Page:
And while the report records relatively high awareness that personal data collection is happening online — finding that 71% of adults were aware of cookies being used to collect information through websites they’re browsing (falling to 60% for social media accounts; and 49% for smartphone apps) — most (69%) also reported accepting terms and conditions without reading them.
So, again, mainstream public awareness of how personal data is being used looks questionable.
The report also flags limited understanding of how search engines are funded — despite the bald fact that around half of UK online advertising revenue comes from paid-for search (£6.7BN in 2018). “[T]here is still widespread lack of understanding about how search engines are funded,” it writes. “Fifty-four per cent of adult internet users correctly said they are funded by advertising, with 18% giving an incorrect response and 28% saying they did not know.”
The report also highlights the disconnect between time spent online and digital ad revenue generated by the adtech duopoly, Google and Facebook — which it says together generated an estimated 61% of UK online advertising revenue in 2018; a share of revenue that it points out is far greater than time spent (35%) on their websites (even as those websites are the most visited by adults in the UK).
As in previous years of Ofcom ‘state of the Internet’ reports, the Online Nation study also found that Facebook use still dominates the social media landscape in the UK.
Though use of the eponymous service continues falling (from 95% of social media users in 2016 to 88% in 2018). Even as use of other Facebook-owned social properties — Instagram and WhatsApp — grew over the same period.
The report also recorded an increase in people using multiple social services — with just a fifth of social media users only using Facebook in 2018 (down from 32% in 2018). Though as noted above, Facebook still dominates time spent, clocking up way more time (~23 minutes) per user per day on average vs Snapchat (around nine minutes) and Instagram (five minutes).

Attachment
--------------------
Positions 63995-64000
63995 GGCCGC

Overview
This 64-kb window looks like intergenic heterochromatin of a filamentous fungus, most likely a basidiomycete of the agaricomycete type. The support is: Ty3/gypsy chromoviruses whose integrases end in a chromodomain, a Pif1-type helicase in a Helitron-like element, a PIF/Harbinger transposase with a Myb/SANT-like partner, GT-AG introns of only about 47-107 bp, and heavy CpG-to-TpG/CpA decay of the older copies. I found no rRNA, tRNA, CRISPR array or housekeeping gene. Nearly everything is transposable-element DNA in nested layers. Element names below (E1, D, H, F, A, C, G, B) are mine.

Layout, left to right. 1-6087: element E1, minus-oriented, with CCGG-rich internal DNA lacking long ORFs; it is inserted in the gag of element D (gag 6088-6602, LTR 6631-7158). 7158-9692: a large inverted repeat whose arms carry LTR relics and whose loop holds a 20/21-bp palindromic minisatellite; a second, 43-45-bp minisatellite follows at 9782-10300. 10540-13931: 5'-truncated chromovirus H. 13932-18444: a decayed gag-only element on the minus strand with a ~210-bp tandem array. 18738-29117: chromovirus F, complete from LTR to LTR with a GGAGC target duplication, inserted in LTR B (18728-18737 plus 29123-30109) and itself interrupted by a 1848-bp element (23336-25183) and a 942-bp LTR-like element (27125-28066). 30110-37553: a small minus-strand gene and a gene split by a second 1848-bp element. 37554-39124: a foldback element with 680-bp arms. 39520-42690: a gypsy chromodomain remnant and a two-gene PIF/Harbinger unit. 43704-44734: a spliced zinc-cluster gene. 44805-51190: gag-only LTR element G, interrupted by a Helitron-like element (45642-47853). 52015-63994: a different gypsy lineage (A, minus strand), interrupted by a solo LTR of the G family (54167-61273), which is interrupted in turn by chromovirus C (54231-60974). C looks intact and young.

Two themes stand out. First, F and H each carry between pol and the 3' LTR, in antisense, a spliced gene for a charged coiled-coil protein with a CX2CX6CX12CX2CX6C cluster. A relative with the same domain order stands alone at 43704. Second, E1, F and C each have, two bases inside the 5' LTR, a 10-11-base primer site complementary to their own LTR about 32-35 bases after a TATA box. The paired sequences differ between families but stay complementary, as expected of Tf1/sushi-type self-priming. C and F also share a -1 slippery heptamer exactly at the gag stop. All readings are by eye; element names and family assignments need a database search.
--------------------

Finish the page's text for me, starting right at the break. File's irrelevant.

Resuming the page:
A large majority (74%) of Facebook users also still check it at least once a day.
Overall, the report found that Brits have a varied online diet, though — on average spending a minute or more each day on 15 different internet sites and apps. Even as online ad revenues are not so equally distributed.
“Sites and apps that were not among the top 40 sites ranked by time spent accounted for 43% of average daily consumption,” the report notes. “Just over one in five internet users said that in the past month they had used ‘lots of websites or apps they’ve used before’ while a third (36%) said they ‘only use websites or apps they’ve used before’.”
There is also variety when it comes to how Brits search for stuff online, and while 97% of adult internet users still use search engines the report found a variety of other services also in the mix.
It found that nearly two-thirds of people (65%) go more often to specific sites to find specific things, such as a news site for news stories or a video site for videos; while 30% of respondents said they used to have a search engine as their home page but no longer do.
The high proportion of searches being registered on shopping websites/apps (61%) also looks interesting in light of the 2017 EU antitrust ruling against Google Shopping — when the European Commission found Google had demoted rival shopping comparison services in search results, while promoting its own, thereby undermining rivals’ ability to gain traffic and brand recognition.
The report findings also indicate that use of voice-based search interfaces remains relatively low in the UK, with just 10% using voice assistants on a mobile phone — and even smaller percentages tapping into smart speakers (7%) or voice AIs on connected TVs (3%).
In another finding, the report suggests recommendation engines play a major part in content discovery.
“Recommendation engines are a key way for platforms to help people discover content and products — 70% of viewing to YouTube is reportedly driven by recommendations, while 35% of what consumers purchase on Amazon comes from recommendations,” it writes.